David Bourget (Western Ontario)
David Chalmers (ANU, NYU)
Rafael De Clercq
Jack Alan Reynolds
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In Giuseppina Ronzitti (ed.), Vagueness: A Guide. Springer Verlag. 107--121 (2011)
Of the many families of words that are thought to be vague, so-called observational predicates may be both the most fascinating and the most confounding. Roughly, observational predicates are terms that apply to objects on the basis of how those objects appear to us perceptually speaking. ‘Red’, ‘loud’, ‘sweet’, ‘acrid’, and ‘smooth’ are good examples. Delia Graff explains that a “predicate is observational just in case its applicability to an object (given a fixed context of evaluation) depends only on the way that object appears” (2001, 3). By the same token observational predicates are, as Crispin Wright observes, terms “whose senses are taught entirely by ostension” (1976). Like other vague predicates, observational words appear to generate sorites paradoxes. Consider for example a series of 20 colored patches progressing from a clearly red one to a clearly orange one, so ordered that each patch is just noticeably different in hue from the one before. The following argument then seems forced upon us: (1) Patch #1 is red. (2) Any patch that differs only slightly in hue from a red patch is itself red. (3) Therefore patch #20 is red. Premise (2) expresses what Wright has called the tolerance of ‘red’: the application of the predicate tolerates small changes in a decisive parameter (here, hue). Of course, most vague predicates, hence most versions of the sorites, are not observational. For instance, given a series of.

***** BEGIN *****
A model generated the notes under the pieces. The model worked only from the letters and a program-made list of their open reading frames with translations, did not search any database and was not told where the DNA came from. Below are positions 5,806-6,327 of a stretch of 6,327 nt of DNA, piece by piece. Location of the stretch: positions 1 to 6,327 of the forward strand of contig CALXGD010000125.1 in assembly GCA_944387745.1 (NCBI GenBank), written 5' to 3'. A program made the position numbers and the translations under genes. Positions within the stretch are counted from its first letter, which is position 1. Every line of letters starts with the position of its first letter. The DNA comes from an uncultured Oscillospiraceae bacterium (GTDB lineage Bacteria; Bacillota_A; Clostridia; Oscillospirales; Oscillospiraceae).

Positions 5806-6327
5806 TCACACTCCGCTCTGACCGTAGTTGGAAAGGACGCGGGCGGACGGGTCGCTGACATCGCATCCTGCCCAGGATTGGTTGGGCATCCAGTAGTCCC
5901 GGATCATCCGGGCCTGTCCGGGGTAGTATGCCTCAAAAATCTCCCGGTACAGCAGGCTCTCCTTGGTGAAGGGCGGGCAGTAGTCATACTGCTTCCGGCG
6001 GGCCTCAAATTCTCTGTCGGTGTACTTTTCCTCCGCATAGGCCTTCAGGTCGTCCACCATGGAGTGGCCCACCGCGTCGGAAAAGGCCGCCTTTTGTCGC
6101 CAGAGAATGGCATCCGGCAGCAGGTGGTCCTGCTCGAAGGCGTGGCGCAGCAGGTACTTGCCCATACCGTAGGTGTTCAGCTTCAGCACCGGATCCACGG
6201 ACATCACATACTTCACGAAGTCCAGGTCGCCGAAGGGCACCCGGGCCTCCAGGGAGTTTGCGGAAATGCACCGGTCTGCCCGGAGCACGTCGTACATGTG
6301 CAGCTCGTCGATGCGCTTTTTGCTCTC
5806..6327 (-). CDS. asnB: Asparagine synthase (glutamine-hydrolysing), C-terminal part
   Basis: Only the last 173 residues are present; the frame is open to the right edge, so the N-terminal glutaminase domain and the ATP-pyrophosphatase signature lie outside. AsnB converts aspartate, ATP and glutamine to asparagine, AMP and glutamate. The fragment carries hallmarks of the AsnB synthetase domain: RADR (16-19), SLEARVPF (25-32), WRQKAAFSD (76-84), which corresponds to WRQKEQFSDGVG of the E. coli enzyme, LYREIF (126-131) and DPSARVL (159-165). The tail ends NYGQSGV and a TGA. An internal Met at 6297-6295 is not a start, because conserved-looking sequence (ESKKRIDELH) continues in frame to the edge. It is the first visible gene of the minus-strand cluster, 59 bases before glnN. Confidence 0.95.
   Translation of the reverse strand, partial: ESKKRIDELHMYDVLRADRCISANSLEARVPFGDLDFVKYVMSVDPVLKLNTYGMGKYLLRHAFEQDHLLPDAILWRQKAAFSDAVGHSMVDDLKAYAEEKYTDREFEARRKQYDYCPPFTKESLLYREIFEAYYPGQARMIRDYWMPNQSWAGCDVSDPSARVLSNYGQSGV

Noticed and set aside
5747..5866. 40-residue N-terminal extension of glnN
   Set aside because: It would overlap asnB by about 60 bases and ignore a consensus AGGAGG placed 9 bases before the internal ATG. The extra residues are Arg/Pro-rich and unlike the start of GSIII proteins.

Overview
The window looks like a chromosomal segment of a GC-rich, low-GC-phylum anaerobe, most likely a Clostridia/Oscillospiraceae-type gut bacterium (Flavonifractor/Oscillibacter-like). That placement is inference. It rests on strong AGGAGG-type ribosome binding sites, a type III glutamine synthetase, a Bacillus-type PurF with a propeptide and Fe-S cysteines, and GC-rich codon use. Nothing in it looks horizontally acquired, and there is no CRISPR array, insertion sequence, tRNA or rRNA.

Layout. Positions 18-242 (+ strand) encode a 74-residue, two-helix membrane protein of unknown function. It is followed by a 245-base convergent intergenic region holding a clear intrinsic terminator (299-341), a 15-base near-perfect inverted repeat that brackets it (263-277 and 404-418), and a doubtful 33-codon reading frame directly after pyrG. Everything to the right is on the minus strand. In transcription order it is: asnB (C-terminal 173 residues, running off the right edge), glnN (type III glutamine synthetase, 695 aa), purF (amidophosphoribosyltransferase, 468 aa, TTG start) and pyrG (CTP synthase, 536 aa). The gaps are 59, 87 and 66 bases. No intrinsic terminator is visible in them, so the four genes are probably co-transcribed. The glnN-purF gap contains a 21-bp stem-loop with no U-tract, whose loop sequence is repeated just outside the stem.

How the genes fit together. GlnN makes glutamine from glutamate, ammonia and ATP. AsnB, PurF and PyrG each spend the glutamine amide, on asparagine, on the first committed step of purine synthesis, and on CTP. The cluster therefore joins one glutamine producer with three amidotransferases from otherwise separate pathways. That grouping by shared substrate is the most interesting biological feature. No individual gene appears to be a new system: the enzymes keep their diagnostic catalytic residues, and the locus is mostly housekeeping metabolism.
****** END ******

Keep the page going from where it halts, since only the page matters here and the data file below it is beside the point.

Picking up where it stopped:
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Diana Raffman (2012). Indiscriminability and Phenomenal Continua. Philosophical Perspectives 26 (1):309-322.
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